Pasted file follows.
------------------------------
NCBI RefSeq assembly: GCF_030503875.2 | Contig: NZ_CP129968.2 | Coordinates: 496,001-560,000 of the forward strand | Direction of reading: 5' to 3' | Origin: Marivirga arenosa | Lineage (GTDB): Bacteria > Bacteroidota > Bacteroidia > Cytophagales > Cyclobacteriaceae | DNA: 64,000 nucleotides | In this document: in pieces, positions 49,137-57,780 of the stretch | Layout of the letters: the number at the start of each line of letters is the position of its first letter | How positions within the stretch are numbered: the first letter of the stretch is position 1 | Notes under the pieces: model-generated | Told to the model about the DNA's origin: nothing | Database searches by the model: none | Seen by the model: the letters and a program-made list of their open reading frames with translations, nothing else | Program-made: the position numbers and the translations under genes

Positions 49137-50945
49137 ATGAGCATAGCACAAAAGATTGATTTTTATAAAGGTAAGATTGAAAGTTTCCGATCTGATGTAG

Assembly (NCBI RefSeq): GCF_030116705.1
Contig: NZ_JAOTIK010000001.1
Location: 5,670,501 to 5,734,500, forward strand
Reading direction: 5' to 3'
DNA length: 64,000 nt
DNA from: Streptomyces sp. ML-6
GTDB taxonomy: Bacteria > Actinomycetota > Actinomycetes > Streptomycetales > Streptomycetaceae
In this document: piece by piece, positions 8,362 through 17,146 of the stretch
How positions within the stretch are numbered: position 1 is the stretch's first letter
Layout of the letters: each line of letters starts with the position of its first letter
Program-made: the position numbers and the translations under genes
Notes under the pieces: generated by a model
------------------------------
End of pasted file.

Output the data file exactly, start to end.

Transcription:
NCBI RefSeq assembly: GCF_030503875.2 | Contig: NZ_CP129968.2 | Coordinates: 496,001-560,000 of the forward strand | Direction of reading: 5' to 3' | Origin: Marivirga arenosa | Lineage (GTDB): Bacteria > Bacteroidota > Bacteroidia > Cytophagales > Cyclobacteriaceae | DNA: 64,000 nucleotides | In this document: in pieces, positions 49,137-57,780 of the stretch | Layout of the letters: the number at the start of each line of letters is the position of its first letter | How positions within the stretch are numbered: the first letter of the stretch is position 1 | Notes under the pieces: model-generated | Told to the model about the DNA's origin: nothing | Database searches by the model: none | Seen by the model: the letters and a program-made list of their open reading frames with translations, nothing else | Program-made: the position numbers and the translations under genes

Positions 49137-50945
49137 ATGAGCATAGCACAAAAGATTGATTTTTATAAAGGTAAGATTGAAAGTTTCCGATCTGATGTAG

Assembly (NCBI RefSeq): GCF_030116705.1
Contig: NZ_JAOTIK010000001.1
Location: 5,670,501 to 5,734,500, forward strand
Reading direction: 5' to 3'
DNA length: 64,000 nt
DNA from: Streptomyces sp. ML-6
GTDB taxonomy: Bacteria > Actinomycetota > Actinomycetes > Streptomycetales > Streptomycetaceae
In this document: piece by piece, positions 8,362 through 17,146 of the stretch
How positions within the stretch are numbered: position 1 is the stretch's first letter
Layout of the letters: each line of letters starts with the position of its first letter
Program-made: the position numbers and the translations under genes
Notes under the pieces: generated by a model